Mikko Rantanen‘s stalled talks in Denver add to this as well, though he’s got better numbers than Top Cat is probably going to be able to reach. Basically it feels like Rantanen’s number and Laine’s number will give the Hawks and DeBrincat a good bracket to find an answer within. If DeBrincat were to manage an 80-point season he’ll get up around where Rantanen is now points-wise, and should easily pass his 80 goals in three seasons (Top Cat has 69 and fuck you). So a Rantanen number might be closer to what the Hawks have to shell out than a Laine one.

As of now, the Hawks will have $20-$22 million to play with, and we know that they almost never shortchange one of their guys. Other than like Marcus Kruger, who was happy to be that for them. So it would seem $9M or so for DeBrincat is on the way, though maybe they can get him in at around $8. Still, the Hawks will have to sign at least one goalie, and hopefully Dylan Strome proves worth an investment, and that’s basically all the space the Hawks will have.

Basically, Kirby Dach is going to have to be good and in a hurry, because the Hawks are going to have to compete while he’s still cheap if at all possible.



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It’s unfair, and nearly impossible, to get a handle on what kind of job Jeremy Colliton is doing after 17 games. I could sit here and say that the Hawks don’t quit even when they’ve been down for what is it, 13 straight games? And I could say that he doesn’t have anything to work with, especially on the blue line. I could say that they’re not getting saves (though they did tonight to a point). I could say a lot of things.

But then there’s the starts. And whatever the problems are on the roster, and they are numerous, there’s no way we can sit here and say that the Hawks haven’t consistently come out unready to play. You can’t fall behind for as many games in a row as it is now, and usually my multiple goals, and claim otherwise. And that has to be coaching. Or preparation. Whatever you want to call it.

Now maybe it’s on the players, who got one coach fired and don’t seem to be responding to the next one until there’s a certain level of embarrassment/professionalism/both. But you’d think you’d find a way to get through to everyone, veterans and neophytes alike, to get that to kick in when the first puck drops. It’s been a month since they have. That’s on someone.

Sure, lack of talent is the biggest culprit. But then explain an effort like this from one of your alternate captains:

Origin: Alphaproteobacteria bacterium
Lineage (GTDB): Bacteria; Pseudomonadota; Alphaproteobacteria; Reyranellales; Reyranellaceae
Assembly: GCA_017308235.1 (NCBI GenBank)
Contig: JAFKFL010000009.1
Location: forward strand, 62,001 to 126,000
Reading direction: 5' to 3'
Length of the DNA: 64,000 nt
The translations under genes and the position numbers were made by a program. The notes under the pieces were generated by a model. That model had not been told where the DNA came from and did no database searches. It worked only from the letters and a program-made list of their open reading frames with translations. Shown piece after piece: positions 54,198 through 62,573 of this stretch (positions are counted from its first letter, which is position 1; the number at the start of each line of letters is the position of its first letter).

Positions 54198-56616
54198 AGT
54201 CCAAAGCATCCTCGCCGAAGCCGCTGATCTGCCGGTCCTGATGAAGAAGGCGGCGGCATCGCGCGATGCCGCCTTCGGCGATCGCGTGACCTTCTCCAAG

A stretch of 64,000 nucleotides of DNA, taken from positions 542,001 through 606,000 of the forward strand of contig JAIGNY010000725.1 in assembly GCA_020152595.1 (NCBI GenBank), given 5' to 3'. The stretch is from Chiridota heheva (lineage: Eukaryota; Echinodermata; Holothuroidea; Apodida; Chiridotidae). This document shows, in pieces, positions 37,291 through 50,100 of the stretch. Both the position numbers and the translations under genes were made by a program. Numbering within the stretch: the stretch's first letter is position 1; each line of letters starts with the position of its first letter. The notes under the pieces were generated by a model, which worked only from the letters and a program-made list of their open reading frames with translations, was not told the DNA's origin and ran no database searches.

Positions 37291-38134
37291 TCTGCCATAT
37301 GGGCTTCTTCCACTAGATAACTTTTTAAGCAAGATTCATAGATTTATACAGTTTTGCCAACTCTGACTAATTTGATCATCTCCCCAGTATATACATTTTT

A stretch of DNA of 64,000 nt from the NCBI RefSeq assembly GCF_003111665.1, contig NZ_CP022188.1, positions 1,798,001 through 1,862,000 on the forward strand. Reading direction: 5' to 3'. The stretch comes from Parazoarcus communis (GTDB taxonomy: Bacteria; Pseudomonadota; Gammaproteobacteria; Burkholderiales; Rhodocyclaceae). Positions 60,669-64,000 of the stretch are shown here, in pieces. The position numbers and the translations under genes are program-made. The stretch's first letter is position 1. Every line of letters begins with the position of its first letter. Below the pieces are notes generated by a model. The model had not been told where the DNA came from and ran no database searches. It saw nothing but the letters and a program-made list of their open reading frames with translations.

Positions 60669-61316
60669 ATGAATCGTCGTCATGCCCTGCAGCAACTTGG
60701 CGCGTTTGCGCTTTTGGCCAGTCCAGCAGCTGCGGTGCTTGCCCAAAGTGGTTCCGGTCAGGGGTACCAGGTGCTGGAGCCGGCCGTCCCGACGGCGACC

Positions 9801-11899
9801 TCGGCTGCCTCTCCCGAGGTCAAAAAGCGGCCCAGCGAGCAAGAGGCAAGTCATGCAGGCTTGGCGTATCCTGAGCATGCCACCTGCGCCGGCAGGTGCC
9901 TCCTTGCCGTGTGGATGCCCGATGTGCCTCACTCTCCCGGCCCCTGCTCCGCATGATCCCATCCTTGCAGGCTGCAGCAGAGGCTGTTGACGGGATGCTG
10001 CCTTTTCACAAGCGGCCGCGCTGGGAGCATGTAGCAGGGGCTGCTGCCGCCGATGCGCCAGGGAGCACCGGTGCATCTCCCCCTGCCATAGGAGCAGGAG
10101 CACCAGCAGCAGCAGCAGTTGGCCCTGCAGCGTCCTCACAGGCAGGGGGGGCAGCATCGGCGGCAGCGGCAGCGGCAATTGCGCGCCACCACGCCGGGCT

Maybe Seabrook is so used to getting beat to the outside that he was just turning and getting ready for it. But facing the wrong way and just leaving your stick out there in the hopes that Kyle Connor would somehow trip himself or something, that’s a shit-assed effort. That’s I-couldn’t-give-a-fuck effort. And that’s from a player playing catch-up most nights when he does care.

And he still gets 22 minutes of time. Now, perhaps Colliton fears he simply can’t go to the mat with any of his veterans, but at some point that bleeds from reverence to no one’s accountable. And that’s only going to get worse if it goes unchecked. Maybe the perception would be Seabrook is the easy target, because Quenneville scratched him once last year. But it also wouldn’t make it much of a shock for the rest of the team. Colliton has played tough guy/bad cop the last time the Hawks were outclassed in Winnipeg in the press. At some point that has to happen with the team.

That doesn’t mean going Jim Fucking Boylen on the Hawks, I don’t care about bag skates. I don’t care about turning over postgame spreads or anything like that. But someone is going to have to pay for any part of this with ice time, and stripping it from a young player isn’t the answer.


The Two Obs

-The other mark against Colliton is that the Hawks continue to not have any communication in the defensive zone. Don’t fool yourself, switching from the zone system the Hawks used to play to the man system they want now isn’t like going from a 4-3 to a 3-4. The principles are at least based on the same thing. It’s amazing how many times you look and you’ll see the Hawks have everyone covered, and then simple movement from an attacker and a lack of talking either causes the Hawks to not switch guys or completely ignore someone on the other side of the ice. That isn’t about talent. That isn’t anyone getting beat. That’s just a lack of attention to detail.

-There isn’t much else to point out, because you don’t learn anything when the game is over after 15 minutes and the only reason it becomes anything of a contest is because the team leading is already making plans for the night after the showers. so let’s talk about Eddie Olczyk’s and Pat Foley’s race to be the next Hawk Harrelson.

It’s clear Eddie’s war on analytics is directed at Stan Bowman, and perhaps at whoever else told Eddie he couldn’t be a coach or GM because of his dismissal of them. We’ve spilled countless words on the idiocy of this “fight.” Mostly because every other sport, including soccer by the way, has long ago accepted that there is useful information to be found within them and it helps build a team to win.

And Pat and Eddie’s contention that they don’t tell you who wins battles, as close as it is to Hawk’s TWTW mantra, is quite simply wrong. Because it tells you who gets the puck. Which is generally a good idea, or so I thought.

I’m resigned to the rest of the season being Eddie essentially reading his resume on air a la Mark Jackson a few years ago on NBA broadcasts, and Foley being his hype-man. I can only hope Eddie keeps displaying the reasons why no one should ever hire him.

-Also their 10 minute discussion of the 80s Oilers and 90s Penguins wasn’t all that far off from Hawk’s love letters to Yaz.